A cute comic! I appreciate the irony.

    Unfortunately, your assumption that citizens who have late stage lung cancer in other countries will receive treatment for free outside is not always true. No matter where you live, treating incurable lung cancer is expensive because, well, there is no cure yet. Ongoing treatment gets to be too costly for most every health system, whether single payer, public, or private. As a late-stage lung cancer patient who is active in online forums, I have heard from many patients who find that Canada will not pay for their maintenance chemo on Alimta, or the UK’s National Health Service will not pay for a targeted therapy called crizotinib (which I take). The reason? Too many resources spent on someone who’s likely to die soon.

    • Núria says

      In France or Spain public health system would pay for almost any treatment, even if possibilities of surviving are almost 0 and cost is very high. Besides, drugs and other health treatments in United States cost more than 3 times what it costs in most of the world. For instance I can buy antibiotics in the pharmacy for less than 3$. If my doctor prescribes them is less than 50 cents. I’ve been told by some american friends that without insurance they had to pay 100$ for the same. And anyway in Breaking Bad he doesn’t start cooking meth to pay for his treatment but to pay for his child’s college and the mortgage. In Canada and most European countries university is free (I know is not in UK) and the wife would get some kind of pension for being a widow that would allow her to keep paying the mortgage, food and other spends.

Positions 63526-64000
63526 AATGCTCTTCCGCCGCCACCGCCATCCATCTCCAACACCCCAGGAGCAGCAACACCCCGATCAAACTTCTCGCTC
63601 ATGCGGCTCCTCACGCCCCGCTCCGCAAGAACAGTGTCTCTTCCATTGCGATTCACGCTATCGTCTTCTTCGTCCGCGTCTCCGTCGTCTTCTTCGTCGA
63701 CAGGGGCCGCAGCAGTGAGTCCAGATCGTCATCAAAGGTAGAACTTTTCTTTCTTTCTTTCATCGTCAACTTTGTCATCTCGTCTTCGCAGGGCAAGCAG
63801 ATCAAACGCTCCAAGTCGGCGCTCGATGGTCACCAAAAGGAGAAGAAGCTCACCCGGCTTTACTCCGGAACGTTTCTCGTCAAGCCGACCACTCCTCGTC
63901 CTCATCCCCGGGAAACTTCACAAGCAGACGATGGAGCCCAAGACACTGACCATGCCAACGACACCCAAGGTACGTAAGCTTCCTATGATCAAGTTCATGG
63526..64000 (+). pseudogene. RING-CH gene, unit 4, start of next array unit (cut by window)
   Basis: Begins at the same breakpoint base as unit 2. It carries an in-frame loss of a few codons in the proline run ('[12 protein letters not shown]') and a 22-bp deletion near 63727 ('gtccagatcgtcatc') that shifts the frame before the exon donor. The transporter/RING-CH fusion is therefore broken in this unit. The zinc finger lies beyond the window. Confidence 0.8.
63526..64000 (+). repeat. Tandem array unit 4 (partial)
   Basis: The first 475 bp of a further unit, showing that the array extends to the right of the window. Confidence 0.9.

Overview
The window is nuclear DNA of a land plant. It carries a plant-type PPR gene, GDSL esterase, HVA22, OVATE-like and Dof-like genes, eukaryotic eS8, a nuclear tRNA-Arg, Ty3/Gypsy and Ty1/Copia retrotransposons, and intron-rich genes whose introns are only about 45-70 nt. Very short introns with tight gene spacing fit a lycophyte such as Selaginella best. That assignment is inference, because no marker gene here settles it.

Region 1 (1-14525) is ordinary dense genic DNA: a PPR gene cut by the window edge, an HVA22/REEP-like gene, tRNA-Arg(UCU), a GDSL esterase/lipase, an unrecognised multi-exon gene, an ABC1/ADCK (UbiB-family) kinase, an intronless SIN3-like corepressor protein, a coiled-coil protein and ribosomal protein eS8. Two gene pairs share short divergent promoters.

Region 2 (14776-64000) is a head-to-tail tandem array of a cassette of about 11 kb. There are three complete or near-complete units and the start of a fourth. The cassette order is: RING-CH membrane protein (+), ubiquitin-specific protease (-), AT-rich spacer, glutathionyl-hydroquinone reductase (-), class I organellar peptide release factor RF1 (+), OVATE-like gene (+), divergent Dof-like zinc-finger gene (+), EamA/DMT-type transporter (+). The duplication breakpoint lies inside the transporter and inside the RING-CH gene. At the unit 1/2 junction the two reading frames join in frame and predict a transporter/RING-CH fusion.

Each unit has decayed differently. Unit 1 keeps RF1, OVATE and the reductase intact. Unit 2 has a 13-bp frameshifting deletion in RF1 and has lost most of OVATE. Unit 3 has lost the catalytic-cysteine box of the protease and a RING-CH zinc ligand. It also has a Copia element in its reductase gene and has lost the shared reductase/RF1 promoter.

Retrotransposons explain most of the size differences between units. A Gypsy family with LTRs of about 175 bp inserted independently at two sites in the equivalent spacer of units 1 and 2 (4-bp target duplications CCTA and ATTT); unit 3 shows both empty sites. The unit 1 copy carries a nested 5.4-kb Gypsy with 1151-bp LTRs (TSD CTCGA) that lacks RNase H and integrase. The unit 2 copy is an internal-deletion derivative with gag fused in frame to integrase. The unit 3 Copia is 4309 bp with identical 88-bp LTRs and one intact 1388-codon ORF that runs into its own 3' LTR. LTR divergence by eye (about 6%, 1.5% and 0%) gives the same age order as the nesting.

• says

        This is something I think many Americans, particularly those opposed to socialized medicine, seem to omit from their thinking about single-payer health care. When the entire nation is negotiating as a united customer, the costs of products and services go WAY down.

      • Eugene says

        In South Korea, even without having government insurance, I pay far less for treatment than I would in the US. I had some pretty severe digestive problems and went to a doctor in Austin. Even with a pretty good insurance plan paid entirely by my employer, they quoted me $2000+ for a relatively simple colonoscopy/endoscopy procedure, and even then I would have to wait several weeks for an opening. In Seoul, I stopped by a clinic on the way to visit my aunt. They quoted me $500 for an entire physical checkup which includes both procedures, a chest x-ray, lab work for blood and urine, and cancer screening. If I had government insurance, it would have been free. They gave me meds to empty my stomach and told me to come that Saturday.

      • says

        Eugene, I apologize, but I am unfamiliar with the financial structure of health care in South Korea. Thanks for sharing this bit. It seems virtually everyone in the world is getting a better deal than America, and we may be the only nation in the world where corporations use illness to hold patients hostage.

    • says

      Aww, thanks. I confess the whole thing took me probably two hours, and now I wish I’d spent more time on it. It’s surprised me how it took off on Twitter, and all I can see are the mistakes.